Shareholders in UK pharmaceuticals group Shire (SHP) have been handed a kick in the teeth as its previously agreed £32 billion takeover is unceremoniously dumped. Shire saw 22% of its market value wiped out yesterday when as US rival AbbVie (ABBV:NYSE) admitted to mulling a re-think over its protracted offer made in July.
Confirmation today that the US group's board is recommending that its own shareholders pull the plug has sparked another hefty sell-off in Shire's shares, falling around 7.5% to £37.19.
Chicago-based AbbVie blames recent changes to so-called tax inversion rules in the US. The changes involve tightening the rules and closing loopholes, such as taxing loans made to US companies by their international subsidiaries. AbbVie was facing a tax rate in excess of 30% this year.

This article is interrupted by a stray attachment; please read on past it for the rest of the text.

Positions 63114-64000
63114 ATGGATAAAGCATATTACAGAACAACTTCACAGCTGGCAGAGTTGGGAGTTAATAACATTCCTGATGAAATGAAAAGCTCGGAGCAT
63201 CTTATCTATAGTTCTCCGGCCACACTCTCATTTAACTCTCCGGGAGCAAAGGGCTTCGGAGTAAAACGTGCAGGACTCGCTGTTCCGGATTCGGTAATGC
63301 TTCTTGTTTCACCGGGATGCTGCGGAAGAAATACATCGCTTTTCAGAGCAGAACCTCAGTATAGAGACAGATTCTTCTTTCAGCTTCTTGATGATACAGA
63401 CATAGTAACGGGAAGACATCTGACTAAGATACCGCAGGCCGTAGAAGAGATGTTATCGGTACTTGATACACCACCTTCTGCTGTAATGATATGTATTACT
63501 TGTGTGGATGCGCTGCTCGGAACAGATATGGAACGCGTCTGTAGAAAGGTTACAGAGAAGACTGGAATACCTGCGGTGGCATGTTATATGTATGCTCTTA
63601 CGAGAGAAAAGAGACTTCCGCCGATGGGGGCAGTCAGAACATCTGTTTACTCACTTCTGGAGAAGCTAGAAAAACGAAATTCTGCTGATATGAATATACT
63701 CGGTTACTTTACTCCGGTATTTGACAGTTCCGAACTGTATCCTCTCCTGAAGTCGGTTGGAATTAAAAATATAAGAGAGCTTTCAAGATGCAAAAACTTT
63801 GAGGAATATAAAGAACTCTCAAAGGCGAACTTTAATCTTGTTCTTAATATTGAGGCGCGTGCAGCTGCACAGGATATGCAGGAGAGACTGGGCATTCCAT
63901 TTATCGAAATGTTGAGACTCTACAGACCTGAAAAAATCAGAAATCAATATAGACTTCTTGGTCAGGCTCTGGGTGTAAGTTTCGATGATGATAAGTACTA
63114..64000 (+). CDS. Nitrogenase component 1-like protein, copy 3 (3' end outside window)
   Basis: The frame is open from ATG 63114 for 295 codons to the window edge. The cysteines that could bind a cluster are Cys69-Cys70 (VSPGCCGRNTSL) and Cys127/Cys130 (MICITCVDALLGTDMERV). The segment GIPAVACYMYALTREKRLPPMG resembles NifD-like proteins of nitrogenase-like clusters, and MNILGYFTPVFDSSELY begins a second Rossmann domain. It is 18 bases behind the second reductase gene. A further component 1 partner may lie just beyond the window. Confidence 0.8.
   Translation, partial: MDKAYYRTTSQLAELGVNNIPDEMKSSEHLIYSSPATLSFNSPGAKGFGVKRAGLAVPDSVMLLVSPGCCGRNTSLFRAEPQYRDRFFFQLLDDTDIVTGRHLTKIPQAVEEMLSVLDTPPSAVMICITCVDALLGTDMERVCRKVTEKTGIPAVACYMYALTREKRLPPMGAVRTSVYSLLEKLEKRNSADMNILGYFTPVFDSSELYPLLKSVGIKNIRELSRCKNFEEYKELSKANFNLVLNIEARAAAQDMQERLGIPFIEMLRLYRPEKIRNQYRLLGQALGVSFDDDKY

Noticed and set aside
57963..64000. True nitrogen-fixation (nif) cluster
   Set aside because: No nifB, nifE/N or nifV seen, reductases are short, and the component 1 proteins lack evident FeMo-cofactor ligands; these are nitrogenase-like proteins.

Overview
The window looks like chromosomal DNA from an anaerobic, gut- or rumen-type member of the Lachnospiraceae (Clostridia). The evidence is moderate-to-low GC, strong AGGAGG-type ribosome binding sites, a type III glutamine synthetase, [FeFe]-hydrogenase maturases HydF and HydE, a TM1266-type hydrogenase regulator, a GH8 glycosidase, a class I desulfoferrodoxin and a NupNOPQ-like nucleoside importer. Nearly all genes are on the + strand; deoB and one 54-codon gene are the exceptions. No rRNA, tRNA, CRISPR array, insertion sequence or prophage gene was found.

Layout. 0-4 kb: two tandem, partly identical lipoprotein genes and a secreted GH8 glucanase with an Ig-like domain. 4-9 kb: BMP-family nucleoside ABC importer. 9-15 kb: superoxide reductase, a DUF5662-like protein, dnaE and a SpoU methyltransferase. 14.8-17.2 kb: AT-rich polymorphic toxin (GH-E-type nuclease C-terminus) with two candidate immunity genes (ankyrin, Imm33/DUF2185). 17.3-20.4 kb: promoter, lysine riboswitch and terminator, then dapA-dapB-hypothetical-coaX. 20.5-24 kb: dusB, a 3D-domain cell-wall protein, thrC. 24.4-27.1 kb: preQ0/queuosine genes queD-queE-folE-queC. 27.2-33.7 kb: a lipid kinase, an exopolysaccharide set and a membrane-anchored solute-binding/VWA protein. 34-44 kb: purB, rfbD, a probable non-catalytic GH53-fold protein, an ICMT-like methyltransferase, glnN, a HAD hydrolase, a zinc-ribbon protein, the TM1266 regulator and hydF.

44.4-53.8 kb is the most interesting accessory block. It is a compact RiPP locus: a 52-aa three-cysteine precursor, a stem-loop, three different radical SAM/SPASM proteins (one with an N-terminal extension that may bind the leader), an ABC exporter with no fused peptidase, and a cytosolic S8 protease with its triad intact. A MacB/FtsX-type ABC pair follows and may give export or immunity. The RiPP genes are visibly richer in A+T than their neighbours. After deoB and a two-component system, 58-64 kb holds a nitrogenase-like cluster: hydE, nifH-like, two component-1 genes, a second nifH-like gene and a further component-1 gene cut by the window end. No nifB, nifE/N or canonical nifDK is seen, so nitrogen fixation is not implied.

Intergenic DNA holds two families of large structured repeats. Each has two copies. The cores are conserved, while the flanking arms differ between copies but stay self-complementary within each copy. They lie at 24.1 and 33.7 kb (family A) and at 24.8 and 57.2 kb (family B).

Pulling out of the deal will cost the US group plenty. Under a negotiated break clause, Shire stands to collect around £1 billion in penalty payments. Yet that's small compensation given the £7 billion swiped off Shire's market value in two days. On Tuesday, Shire shares closed at £51.40.
With Shire now looking almost certain to retain its independence, what next? Expansion seems probable, with plans likely to be laid out sooner rather than later to bolster its product portfolio.
Most famous for its attention deficit and hyperactivity disorder (ADHD) drug Adderall, the group is already facing generic competition after US regulators turned-off the patent protection taps in 2012.
Shire will now concentrate on another ADHD treatment, Vyvanse, plus Lialda, a gastrointestinal remedy. But a more robust product pipeline will be required.
Prior to AbbVie’s approach, Shire increased its borrowing capacity to $12 billion, with pipeline acquisition plans already in mind. With the extra £1 billion or so from the AbbVie break clause reparation, Shire coffers and acquisition firepower will be swollen still further. But the challenge will be finding the right targets, and getting them for the right price.